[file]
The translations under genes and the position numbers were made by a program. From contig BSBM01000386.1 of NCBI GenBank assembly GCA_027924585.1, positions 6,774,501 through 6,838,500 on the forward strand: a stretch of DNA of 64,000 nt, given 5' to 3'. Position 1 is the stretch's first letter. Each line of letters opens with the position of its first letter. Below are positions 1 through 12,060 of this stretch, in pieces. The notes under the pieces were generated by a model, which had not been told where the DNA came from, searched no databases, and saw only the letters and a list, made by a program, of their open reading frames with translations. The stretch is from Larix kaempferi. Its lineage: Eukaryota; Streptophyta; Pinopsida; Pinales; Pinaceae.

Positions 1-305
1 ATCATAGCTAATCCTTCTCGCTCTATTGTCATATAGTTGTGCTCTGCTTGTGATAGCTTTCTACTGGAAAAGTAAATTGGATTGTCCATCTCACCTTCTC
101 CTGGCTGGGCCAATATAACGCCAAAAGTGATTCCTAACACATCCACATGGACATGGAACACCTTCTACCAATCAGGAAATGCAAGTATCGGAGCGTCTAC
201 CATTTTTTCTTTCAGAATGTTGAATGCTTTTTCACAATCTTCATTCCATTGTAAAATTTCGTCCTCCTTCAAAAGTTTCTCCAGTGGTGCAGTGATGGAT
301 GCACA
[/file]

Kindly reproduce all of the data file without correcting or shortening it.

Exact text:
The translations under genes and the position numbers were made by a program. From contig BSBM01000386.1 of NCBI GenBank assembly GCA_027924585.1, positions 6,774,501 through 6,838,500 on the forward strand: a stretch of DNA of 64,000 nt, given 5' to 3'. Position 1 is the stretch's first letter. Each line of letters opens with the position of its first letter. Below are positions 1 through 12,060 of this stretch, in pieces. The notes under the pieces were generated by a model, which had not been told where the DNA came from, searched no databases, and saw only the letters and a list, made by a program, of their open reading frames with translations. The stretch is from Larix kaempferi. Its lineage: Eukaryota; Streptophyta; Pinopsida; Pinales; Pinaceae.

Positions 1-305
1 ATCATAGCTAATCCTTCTCGCTCTATTGTCATATAGTTGTGCTCTGCTTGTGATAGCTTTCTACTGGAAAAGTAAATTGGATTGTCCATCTCACCTTCTC
101 CTGGCTGGGCCAATATAACGCCAAAAGTGATTCCTAACACATCCACATGGACATGGAACACCTTCTACCAATCAGGAAATGCAAGTATCGGAGCGTCTAC
201 CATTTTTTCTTTCAGAATGTTGAATGCTTTTTCACAATCTTCATTCCATTGTAAAATTTCGTCCTCCTTCAAAAGTTTCTCCAGTGGTGCAGTGATGGAT
301 GCACA